I think I have a very emotional connection to my process, and when you work like that it is almost about transcribing a part of your being, or giving a piece of yourself to viewers. When artists trust their intuition, beautiful things can happen. My work consists of two parts – work on paper and installation. My installations are about making people pay attention. When they enter an installation space, it’s about their visceral reactions, how they actually put down their phone for a second and take part in something that’s beyond their everyday while also focussing on something very everyday – such as the experience of a memory or trauma that they don’t always want to acknowledge, or even just becoming playful and acknowledging their inner child. I’m still pretty new to the medium but I learn more every day. In terms of drawing, I like to focus on the people I interact with, or sometimes just pass in the streets. It’s my turn to pay attention. I capture something, whether it’s their overall impression, or a cute nose, or the way they set their mouths; and pay attention to people in a way that no stranger ever really does for them. It’s quite a learning experience, watching people for the two minutes it might take to jot down something about them. And then I go and put them in situations together, sometimes in a composition a kid from a restaurant will stare at a man from the grocery store, and in all likelihood they will never meet, but they are now linked by my artwork. I like playing with stories and how we tell ourselves things about others and ourselves.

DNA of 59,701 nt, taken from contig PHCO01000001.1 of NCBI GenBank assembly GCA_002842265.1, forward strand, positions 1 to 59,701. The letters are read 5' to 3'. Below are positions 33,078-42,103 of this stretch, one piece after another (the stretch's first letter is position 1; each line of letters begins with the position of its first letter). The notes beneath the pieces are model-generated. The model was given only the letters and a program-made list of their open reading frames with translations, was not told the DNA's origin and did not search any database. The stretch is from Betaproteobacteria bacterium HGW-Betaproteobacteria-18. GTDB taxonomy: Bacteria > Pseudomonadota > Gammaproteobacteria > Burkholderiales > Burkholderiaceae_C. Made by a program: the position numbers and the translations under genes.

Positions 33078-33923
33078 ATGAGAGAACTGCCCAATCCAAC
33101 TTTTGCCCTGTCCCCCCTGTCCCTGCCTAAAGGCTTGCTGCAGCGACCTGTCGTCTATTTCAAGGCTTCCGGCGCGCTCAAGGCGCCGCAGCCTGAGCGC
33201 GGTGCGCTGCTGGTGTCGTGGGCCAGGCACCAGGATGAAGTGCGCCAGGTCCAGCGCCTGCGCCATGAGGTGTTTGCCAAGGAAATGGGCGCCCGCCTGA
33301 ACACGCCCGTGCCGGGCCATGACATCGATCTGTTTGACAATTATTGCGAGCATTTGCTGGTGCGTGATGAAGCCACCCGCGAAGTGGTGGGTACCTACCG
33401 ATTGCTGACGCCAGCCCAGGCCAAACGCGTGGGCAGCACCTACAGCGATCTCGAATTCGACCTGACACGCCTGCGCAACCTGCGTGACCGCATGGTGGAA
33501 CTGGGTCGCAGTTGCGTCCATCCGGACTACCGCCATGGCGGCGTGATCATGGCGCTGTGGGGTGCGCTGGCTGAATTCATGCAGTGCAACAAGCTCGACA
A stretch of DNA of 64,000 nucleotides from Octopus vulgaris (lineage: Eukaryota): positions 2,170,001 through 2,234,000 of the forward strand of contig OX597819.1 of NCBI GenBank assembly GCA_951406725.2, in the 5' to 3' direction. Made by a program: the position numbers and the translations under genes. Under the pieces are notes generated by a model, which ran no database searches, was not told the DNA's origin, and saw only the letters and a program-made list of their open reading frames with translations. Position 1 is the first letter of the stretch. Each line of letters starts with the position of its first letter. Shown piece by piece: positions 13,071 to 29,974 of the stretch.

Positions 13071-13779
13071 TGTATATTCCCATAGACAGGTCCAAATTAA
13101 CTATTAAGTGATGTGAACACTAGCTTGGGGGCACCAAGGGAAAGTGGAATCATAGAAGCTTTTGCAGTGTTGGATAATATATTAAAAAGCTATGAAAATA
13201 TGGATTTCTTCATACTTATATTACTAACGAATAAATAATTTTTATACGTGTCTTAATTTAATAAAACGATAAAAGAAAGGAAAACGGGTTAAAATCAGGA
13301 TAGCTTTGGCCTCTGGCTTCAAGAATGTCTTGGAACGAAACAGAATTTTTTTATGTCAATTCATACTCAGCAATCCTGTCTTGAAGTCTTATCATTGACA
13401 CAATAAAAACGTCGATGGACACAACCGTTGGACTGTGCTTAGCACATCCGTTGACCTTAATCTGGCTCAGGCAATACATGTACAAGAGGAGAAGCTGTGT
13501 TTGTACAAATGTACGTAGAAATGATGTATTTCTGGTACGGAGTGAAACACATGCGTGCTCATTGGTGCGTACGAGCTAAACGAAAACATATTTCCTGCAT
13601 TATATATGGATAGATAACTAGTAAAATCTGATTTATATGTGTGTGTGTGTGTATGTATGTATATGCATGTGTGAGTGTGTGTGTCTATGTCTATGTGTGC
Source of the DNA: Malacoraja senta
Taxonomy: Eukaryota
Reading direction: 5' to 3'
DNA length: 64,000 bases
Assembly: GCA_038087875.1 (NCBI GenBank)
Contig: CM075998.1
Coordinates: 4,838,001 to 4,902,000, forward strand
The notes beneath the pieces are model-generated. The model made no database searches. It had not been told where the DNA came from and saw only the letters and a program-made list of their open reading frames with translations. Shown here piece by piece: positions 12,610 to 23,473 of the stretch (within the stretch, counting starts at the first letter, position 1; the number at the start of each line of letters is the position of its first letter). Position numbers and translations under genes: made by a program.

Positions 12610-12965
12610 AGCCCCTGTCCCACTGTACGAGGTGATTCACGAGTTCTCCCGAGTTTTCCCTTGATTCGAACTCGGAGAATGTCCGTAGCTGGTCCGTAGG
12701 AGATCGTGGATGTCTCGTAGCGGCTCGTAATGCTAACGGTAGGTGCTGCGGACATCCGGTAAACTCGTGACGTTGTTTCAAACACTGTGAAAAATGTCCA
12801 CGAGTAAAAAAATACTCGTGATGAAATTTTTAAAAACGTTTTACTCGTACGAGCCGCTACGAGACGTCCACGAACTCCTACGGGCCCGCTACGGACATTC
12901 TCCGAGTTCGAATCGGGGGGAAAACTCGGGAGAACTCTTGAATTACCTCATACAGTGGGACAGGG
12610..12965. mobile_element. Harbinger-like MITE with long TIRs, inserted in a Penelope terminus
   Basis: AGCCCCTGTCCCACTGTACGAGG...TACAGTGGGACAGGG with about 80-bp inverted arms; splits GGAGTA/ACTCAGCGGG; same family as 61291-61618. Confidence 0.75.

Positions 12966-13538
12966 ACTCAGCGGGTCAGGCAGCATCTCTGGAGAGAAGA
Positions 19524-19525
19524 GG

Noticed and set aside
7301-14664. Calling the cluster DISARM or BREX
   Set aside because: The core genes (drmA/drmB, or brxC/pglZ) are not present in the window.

What creative projects are you currently working on?

My fellow artist, Chrisel van der Merwe, and I have just opened a show we curated at the Project Space, in Victoria Yards, called Artybollocks! We were both interested in curatorship and started our own little collaboration called Bland and Boring. This is our first real show. Artybollocks! is a show about the online artist statement generator http://www.artybollocks.com. We asked 27 artists to create work based on a randomly generated artist statement, and this show is a culmination of that. It’s been very eye opening to hear about the artists’ experiences during the  show (we both also made a work). The show runs until 15 May.

Other than that, I have a few group shows coming up and am working on a new body of work which is quite a challenge for me. I’m very excited about where it’s going, but I don’t really know how to talk about it yet.
Group shows coming up: Bag Factory Salon, Jan Celliers Fund Raiser, En-Trance at Ellis House with the Dead Bunny Society. I’m possibly working on a duo show with Olivia Botha soon, which will incorporate a theatrical aspect written by Lara Lourens.